The nightly collision with the only other car coming towards us costs us Elfriede's left wing mirror, which we put back on the car in the best McGuyver manner. "If we come, this is 50. – Euro" says the policeman on the other end of the phone line. Wouldn't we like, wouldn't our accident opponent like. Shake hands, ride on. And Elfriede looks like new again. The silver tape suits her well.

We spend the night near the Albanian border, and the next day cross into Kosovo, where we have an appointment with Charles, a friend who works as an English teacher in Gjakovë. You can see in every corner of the town that there is actually no tourism here, which we find quite refreshing. Short chat, strong and meaty food and self-distilled liquor. Next.

We drive towards Brezovica through presumably beautiful mountain passes, of which we can unfortunately see almost nothing in the dark and rain. As altitude rises, rain turns to snow. The snow plow must have run out of steam in the middle of the pass road. Suddenly there are 30cm of snow on the road for some kilometers. We help a family to put on their snow chains, which are much too small, widen the road with our avalanche shovels by 50%, squeeze through snow drifts, slide past trucks, and actually work our way to Brezovica. After all the effort, Elfriede has earned the next four days of rest in the parking lot.

Rustic brickwork, lifts and cable cars at a standstill, snowed-in skidoos and other equipment in almost complete silence and light snowfall in a constant fog. Can be something… The beautiful Elfriede is dug out again after four days of snowfall and after hardly any work to get out of the not cleared parking lot through another 30cm of set snow, it's easy on to the Valbona valley in Albania.

The Valbona valley is again a completely different world and is undoubtedly the highlight of our trip mountain-wise, even though we couldn't see quite as much of the mountains in Bosnia and Kosovo, of course (did someone say fog here?). It goes up sau steep practically everywhere, and no matter where you look, a line catches your eye that somehow just might be doable, maybe. Wild.

Some of Professor Schwager's friends kindly left a backpack with shovel, probe and skins with our hosts (Balkan was popular this season…), because nothing works here without them. No lift. No other skiers. We move into our surprisingly well-equipped domicile and fill our bellies with great food until we can't fit any more in. Alfred, original local, landowner and hotel operator and a pretty cool guy, and Catherine, his American-born wife, definitely know how to wield the wooden spoon. I have rarely eaten so much.

We see beautiful terrain, super wild faces and couloirs. Except for the wolf tracks and the lack of any civilizing interventions, it looks like Switzerland here.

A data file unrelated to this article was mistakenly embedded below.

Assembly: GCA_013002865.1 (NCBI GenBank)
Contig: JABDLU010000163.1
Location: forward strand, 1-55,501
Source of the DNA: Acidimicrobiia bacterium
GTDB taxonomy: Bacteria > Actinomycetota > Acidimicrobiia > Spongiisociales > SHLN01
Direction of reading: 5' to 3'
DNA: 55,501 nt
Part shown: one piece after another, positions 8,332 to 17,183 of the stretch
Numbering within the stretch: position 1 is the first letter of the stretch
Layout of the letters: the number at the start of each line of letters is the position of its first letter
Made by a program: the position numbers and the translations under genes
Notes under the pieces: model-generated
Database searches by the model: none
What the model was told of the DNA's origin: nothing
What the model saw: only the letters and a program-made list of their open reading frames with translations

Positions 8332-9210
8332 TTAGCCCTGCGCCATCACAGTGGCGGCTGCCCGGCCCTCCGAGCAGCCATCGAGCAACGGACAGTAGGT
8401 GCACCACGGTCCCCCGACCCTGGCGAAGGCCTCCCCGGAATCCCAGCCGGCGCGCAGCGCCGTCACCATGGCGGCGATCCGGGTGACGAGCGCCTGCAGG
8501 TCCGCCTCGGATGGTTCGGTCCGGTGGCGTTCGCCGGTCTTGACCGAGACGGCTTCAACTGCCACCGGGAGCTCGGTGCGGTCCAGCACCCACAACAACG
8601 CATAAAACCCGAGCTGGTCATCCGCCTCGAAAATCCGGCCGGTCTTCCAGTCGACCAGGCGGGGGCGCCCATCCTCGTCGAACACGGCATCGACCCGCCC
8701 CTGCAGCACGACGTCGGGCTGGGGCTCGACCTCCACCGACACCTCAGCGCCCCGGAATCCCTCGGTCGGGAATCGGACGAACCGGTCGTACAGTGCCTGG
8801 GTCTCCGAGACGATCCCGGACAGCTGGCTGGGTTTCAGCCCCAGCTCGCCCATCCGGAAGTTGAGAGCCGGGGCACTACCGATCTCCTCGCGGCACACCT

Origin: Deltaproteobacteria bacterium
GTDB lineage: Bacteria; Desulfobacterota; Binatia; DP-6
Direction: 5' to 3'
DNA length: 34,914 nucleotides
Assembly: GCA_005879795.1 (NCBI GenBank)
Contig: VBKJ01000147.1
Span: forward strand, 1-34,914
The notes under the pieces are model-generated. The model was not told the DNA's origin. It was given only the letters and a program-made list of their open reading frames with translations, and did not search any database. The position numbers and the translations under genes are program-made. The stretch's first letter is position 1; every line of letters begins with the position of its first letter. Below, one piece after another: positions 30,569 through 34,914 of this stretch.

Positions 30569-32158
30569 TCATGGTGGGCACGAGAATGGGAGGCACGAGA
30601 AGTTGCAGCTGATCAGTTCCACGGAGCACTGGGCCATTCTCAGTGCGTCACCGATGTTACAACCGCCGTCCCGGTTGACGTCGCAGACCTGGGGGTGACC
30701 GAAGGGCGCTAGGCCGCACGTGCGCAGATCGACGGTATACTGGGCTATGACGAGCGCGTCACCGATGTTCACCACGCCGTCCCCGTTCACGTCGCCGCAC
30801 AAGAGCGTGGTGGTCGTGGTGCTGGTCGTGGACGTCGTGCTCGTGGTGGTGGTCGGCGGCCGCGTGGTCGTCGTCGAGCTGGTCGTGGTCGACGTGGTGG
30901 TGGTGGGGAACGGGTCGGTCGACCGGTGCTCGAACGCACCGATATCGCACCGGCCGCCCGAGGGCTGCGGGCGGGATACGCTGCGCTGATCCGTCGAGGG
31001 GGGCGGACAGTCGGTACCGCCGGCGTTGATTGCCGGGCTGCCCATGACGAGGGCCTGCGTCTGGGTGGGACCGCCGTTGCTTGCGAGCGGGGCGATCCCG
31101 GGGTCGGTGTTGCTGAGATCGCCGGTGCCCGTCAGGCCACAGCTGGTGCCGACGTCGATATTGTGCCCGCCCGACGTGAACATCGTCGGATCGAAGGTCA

Since we are not prepared for all eventualities (maps leave a lot to be desired, no rope with us) and because I almost make myself in the sockets when I look past the huge cornice into the 55° couloir, we keep it comparatively easy and follow the ascent route. Phew!

The next day leads us to the other side of the valley, where we experience a very similar situation as the day before: long climb through dense forest, follow the wolf track, then steeper, more open terrain, through a repeatedly thawed and refrozen French track. In the departure then only Bruchharsch. Further down Sulz rising depth. But the panorama is still breathtaking, and the surrounding terrain just crazy awesome. Marius then lives up to his reputation as a material destroyer when he destroys the rear jaw of his binding in a short steep section halay down the descent and is allowed to cover the rest of the way as half a telemarker. Looks to me as if it would be a lot of fun.

Our way home leads us back to Kosovo as planned, to celebrate one night with Charles and friends and to buy three bottles of homebrew from his colleague. From there we want to return to Austria and Germany via Serbia, Croatia and Slovenia.

Unfortunately Kosovo does not exist for Serbia. Consequently, you can't enter Serbia from Kosovo either, because you would come from the defined nothing. Funnily enough, it would work with an identity card, but not with a stamp in the passport. My passport was stolen in Sarajevo. So this means for us a ridiculous 5 hours detour via Macedonia. Yay! Because for Macedonia Kosovo is an independent country. Not for Serbia. You have to understand that first.

Macedonian border guards take their task seriously. Once, please, full border program: Completely clean out the car and search, sniff, probe and x-ray Elfriede for a whole hour. We are suspected of being big fish in European heroin smuggling. Maybe I shouldn't have laughed when the first officer asked me in deadly earnest if we were carrying drugs. Well..

The border crossing to Serbia, on the other hand, is harmless. The official makes a little Hitler joke with us, and can't really understand why we smile so timidly. Hitler and Germany in general seem to be quite popular topics for chatter at the Balkan borders.

Like this post? Please share to your friends:
Leave a Reply

;-) :| :x :twisted: :smile: :shock: :sad: :roll: :razz: :oops: :o :mrgreen: :lol: :idea: :grin: :evil: :cry: :cool: :arrow: :???: :?: :!: